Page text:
I can hear some of you say… but won’t the government jump right in to cover any amount the FDIC can’t pay. Won’t I get a government “bailout” like those fat-cat banks, brokerage firms and car manufactures? DREAM ON. Despite the fact that the FDIC claims “FDIC deposit insurance is backed by the full faith and credit of the United States government”, there are no laws binding the U.S. government to make good on FDIC insurance liabilities. Further in perspective, the whole FDIC fund to cover ALL potential losses is only $25 billion dollars. A lot of money, right? Well not really. The FDIC only has $25 billion set aside to protect over $9.3 trillion of deposits. That works out to about 2.7 cents per dollar you have in the bank. Are you going to be happy getting back about 3 cents on the dollar? I doubt it.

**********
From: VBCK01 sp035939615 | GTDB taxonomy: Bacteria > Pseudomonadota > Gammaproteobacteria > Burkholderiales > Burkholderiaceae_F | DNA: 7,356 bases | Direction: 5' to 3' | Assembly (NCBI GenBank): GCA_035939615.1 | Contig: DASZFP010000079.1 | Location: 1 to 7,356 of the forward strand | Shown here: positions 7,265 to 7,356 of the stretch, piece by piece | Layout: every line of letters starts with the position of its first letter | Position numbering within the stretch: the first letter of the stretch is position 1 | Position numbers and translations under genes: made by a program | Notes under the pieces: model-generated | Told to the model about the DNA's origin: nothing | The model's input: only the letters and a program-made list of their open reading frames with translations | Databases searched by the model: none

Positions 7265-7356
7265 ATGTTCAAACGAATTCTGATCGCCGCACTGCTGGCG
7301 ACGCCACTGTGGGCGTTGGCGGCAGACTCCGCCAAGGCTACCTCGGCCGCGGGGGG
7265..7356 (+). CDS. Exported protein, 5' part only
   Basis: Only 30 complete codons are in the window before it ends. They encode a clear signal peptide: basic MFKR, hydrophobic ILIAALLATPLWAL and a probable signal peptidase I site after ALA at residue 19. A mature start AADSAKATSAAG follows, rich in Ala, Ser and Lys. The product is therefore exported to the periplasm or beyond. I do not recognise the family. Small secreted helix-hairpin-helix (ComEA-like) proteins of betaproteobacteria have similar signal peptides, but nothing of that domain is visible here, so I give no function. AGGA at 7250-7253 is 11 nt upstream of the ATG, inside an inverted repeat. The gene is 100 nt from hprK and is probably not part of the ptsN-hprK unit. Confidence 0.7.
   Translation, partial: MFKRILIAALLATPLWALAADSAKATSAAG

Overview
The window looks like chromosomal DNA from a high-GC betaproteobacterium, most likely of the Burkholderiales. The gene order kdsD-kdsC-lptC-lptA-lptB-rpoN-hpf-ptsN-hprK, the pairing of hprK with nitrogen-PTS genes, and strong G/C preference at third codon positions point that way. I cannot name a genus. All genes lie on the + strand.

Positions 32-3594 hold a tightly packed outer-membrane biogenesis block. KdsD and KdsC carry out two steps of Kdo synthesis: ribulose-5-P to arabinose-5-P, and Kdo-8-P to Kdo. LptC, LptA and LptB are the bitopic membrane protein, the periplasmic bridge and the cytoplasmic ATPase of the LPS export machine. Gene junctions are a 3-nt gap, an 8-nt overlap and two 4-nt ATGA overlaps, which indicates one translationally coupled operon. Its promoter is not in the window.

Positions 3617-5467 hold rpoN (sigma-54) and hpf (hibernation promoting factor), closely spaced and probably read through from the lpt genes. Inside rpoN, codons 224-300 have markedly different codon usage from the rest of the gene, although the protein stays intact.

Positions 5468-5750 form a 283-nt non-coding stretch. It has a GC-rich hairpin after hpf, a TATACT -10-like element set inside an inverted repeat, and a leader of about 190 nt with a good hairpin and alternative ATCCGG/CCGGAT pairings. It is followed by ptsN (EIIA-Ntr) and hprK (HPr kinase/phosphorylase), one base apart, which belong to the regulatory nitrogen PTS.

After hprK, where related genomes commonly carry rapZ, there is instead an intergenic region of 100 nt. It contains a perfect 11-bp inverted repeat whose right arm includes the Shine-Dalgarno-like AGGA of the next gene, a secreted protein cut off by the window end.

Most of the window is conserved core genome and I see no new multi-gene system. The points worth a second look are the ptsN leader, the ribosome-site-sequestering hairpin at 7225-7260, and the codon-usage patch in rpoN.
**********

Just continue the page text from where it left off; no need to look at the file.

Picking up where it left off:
Maybe you can get to the ATM or bank and draw out your cash before all heck hits the fan. Good luck with that plan if you are thinking that you can get there before the bankers catch on and are facing millions of other depositors just like you. That creates a bit of a problem too. In the US, for every $9.30 that the banks report that they owe depositors like you and me, there really is only about $1.10 of real printed money. In a bank run, just like in Cyprus, the only choice the banks and government will have will be to drastically restrict the amount of YOUR money that you can withdraw… at least until they get a plan worked out. And like Cyprus, the only viable plan is to vaporize a sizable portion of those deposits. So are you going to be happy being able to access only about 12% of YOUR money when the bank run starts?
And before you Canucks and Europeans get cocky, your financial system is just about as shakey.
So what is a rational person supposed to do in the face of a financial system in decay?
I wish I had a universal answer that worked for everyone, but unfortunately such a beast does not exist. I can share some common sense planning that has worked well for me and for other like-minded trend watchers.